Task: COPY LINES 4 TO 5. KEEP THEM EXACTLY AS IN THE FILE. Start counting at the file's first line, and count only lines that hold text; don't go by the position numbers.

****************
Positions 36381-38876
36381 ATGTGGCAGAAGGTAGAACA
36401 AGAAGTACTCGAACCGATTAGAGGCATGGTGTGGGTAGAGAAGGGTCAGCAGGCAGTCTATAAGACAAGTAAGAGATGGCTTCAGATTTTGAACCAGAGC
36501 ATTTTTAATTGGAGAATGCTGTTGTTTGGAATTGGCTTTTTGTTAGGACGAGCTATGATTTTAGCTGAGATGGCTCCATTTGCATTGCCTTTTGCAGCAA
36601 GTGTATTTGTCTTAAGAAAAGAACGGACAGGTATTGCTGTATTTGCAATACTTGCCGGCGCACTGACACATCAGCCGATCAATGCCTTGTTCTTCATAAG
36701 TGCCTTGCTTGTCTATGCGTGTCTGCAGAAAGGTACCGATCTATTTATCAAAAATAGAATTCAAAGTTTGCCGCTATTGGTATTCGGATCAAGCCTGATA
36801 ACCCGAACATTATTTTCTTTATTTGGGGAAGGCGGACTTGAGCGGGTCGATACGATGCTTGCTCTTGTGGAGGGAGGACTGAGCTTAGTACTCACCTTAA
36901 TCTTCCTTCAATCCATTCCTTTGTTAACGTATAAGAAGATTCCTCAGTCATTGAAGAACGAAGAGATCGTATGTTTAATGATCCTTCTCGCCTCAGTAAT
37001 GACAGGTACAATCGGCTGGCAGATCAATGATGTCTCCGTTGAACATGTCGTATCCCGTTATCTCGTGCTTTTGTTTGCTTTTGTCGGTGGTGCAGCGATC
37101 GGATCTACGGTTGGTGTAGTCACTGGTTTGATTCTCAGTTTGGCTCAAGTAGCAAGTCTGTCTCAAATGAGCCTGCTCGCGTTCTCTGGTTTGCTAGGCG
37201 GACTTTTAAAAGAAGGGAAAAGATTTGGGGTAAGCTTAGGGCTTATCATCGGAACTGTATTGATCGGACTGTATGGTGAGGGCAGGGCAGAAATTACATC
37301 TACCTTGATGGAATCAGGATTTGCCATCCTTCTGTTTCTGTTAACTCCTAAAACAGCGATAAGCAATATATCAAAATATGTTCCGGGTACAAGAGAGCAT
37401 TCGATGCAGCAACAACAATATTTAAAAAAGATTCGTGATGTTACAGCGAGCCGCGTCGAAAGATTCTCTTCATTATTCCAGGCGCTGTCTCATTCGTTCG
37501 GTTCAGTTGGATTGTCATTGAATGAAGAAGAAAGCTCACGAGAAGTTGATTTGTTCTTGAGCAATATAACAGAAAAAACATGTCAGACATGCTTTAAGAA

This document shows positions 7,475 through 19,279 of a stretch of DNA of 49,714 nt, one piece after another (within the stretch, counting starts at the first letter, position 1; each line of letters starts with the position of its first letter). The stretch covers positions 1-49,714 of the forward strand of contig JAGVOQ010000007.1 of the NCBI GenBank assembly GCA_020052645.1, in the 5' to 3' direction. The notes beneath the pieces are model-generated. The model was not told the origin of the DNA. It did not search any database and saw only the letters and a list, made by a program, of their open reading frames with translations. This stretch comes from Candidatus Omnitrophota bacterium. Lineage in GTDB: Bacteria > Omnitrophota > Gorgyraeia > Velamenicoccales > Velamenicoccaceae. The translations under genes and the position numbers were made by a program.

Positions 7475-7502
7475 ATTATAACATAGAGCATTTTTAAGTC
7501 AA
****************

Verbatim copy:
36501 ATTTTTAATTGGAGAATGCTGTTGTTTGGAATTGGCTTTTTGTTAGGACGAGCTATGATTTTAGCTGAGATGGCTCCATTTGCATTGCCTTTTGCAGCAA
36601 GTGTATTTGTCTTAAGAAAAGAACGGACAGGTATTGCTGTATTTGCAATACTTGCCGGCGCACTGACACATCAGCCGATCAATGCCTTGTTCTTCATAAG